And what is Windows Phone 8 going to bring us? Better software – the same stuff you can get on the Windows 8 Metro store, you’ll be able to get on a Windows Phone 8. 90% of the code used on Windows Phone 7.5 can be ported to Windows Phone 8, there will be almost no effort needed to have all of the apps already in the Windows Phone 7 Marketplace will be able to make their way to Windows Phone 8. Windows Phone 8 is also going to introduce multi-core support (dual core right away, and more to come – and they’ve already tested it up to 64 cores!). Support for two new higher resolution (720p and WXGA) screens are going to help keep higher definitions coming along, while not causing massive fragmentation along the platform.

MicroSD sounds like it’s “about time” but it is still exciting to know that I’ll essentially be carrying a full-blown Windows device with a memory card in my pocket – it’s not just going to be pictures and ringtones, it is going to be just as useful as an external hard drive on your current laptop. Microsoft made a big deal of their support for NFC, something that sounds convenient when working with multiple devices, and the new “NFC Wallet” type of experience, but that’s not a huge deal for me. Not enough brick and mortar stores that I’ve been to support that. I guess everyone in Seattle and Silicon Valley must have a need for it, but not so much me.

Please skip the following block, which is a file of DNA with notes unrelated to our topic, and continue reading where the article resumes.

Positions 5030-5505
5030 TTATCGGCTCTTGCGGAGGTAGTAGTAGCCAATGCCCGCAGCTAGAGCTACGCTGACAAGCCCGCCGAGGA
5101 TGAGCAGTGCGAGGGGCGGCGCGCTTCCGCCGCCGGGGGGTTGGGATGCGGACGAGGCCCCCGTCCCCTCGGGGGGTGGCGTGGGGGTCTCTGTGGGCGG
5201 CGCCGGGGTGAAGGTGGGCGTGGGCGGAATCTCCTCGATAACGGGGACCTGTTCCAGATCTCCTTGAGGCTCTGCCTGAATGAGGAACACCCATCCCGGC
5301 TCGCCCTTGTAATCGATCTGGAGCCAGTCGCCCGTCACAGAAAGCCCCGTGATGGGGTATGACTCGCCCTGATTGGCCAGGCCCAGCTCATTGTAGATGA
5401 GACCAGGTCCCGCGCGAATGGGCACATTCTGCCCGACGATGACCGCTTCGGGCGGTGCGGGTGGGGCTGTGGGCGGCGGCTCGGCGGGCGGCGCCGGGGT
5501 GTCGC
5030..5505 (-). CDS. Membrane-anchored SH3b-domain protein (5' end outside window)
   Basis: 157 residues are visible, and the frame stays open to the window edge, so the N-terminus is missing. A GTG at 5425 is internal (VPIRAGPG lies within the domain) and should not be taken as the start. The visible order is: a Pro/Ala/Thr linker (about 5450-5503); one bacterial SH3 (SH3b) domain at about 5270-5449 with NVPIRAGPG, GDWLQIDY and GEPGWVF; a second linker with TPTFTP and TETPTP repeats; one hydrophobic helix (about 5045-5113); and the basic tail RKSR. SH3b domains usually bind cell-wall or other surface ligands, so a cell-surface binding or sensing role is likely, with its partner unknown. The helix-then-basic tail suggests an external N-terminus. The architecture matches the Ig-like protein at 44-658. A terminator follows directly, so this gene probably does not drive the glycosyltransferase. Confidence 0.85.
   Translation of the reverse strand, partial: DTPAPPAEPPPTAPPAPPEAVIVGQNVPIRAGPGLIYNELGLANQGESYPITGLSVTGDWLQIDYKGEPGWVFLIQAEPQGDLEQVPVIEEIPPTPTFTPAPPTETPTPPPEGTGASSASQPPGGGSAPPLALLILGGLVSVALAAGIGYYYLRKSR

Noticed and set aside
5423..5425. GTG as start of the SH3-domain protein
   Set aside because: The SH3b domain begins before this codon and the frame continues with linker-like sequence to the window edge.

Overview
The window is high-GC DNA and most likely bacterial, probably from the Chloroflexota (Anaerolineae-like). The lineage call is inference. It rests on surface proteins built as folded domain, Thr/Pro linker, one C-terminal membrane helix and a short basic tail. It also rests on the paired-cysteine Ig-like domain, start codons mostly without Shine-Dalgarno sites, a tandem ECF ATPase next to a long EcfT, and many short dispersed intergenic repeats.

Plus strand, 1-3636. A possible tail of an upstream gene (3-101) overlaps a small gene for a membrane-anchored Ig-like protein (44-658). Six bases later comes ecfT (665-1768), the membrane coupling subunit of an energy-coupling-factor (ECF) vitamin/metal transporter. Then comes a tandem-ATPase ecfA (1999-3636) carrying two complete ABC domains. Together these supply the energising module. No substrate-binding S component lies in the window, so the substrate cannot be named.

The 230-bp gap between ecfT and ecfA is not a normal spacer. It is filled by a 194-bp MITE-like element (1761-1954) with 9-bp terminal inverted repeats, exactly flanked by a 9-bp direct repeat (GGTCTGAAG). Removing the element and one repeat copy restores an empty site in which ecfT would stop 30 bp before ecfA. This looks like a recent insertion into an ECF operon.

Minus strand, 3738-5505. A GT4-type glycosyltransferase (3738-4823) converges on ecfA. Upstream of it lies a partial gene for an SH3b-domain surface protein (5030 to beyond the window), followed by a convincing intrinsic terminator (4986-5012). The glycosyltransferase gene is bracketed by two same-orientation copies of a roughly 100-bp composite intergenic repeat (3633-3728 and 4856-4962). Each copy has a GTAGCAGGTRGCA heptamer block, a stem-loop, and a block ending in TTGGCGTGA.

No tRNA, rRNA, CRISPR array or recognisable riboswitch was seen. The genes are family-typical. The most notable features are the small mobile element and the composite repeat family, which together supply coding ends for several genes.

There are a few other benefits that were described, and these really have nothing to do with the real end-user features that Windows 8 will be pushing, but the one they are quite proud of is the more customizable start screen (as seen in the screen capture at the top of the page). Microsoft has decided to take Windows Phone 7 and the Metro UI’s most powerful feature, and make it even more powerful. I can’t wait. This fall, I will have a Surface, I will have a Windows Phone 8, and I will be thrilled. If you want to know more about what to expect from Windows Phone 8, or see it in action, check out the presentation stream from Microsoft’s Channel 9.

How to use Skydrive on your Android: Browser for Skydrive

Update: Microsoft has released an official SkyDrive app for Android. Original article below.

Browser for SkyDrive is a free app for Android which allows you to access files on your Microsoft SkyDrive account. Sounds pretty straight forward, and it is.

Even though Windows Phone 7 and iOS are covered, Microsoft has yet to release an official SkyDrive app on Android. This app takes fills the need, and does so in quite a professional fashion. An easy to use, split screen interface shows your local file system, and the files on your SkyDrive. You are able to quickly navigate and transfer files of nearly any type back and forth. It is easy to trust the application made by a third party with your Windows Live ID password because it actually takes you take a Microsoft logon page where you authorize the app access, rather than just entering your password and letting the app store it however it wants and send it wherever it might. All in all, it’s a very professional, and very well done replacement (or at least placeholder) for an official Microsoft app. I’ve used it a few times and have been quite happy with it.

A small, non-resource-intensive banner ad at the bottom of the application keeps the app free. I click on it from time to time to support the developer. I encourage everyoen to check out Browser for SkyDrive by Bolero on the Google Play Store.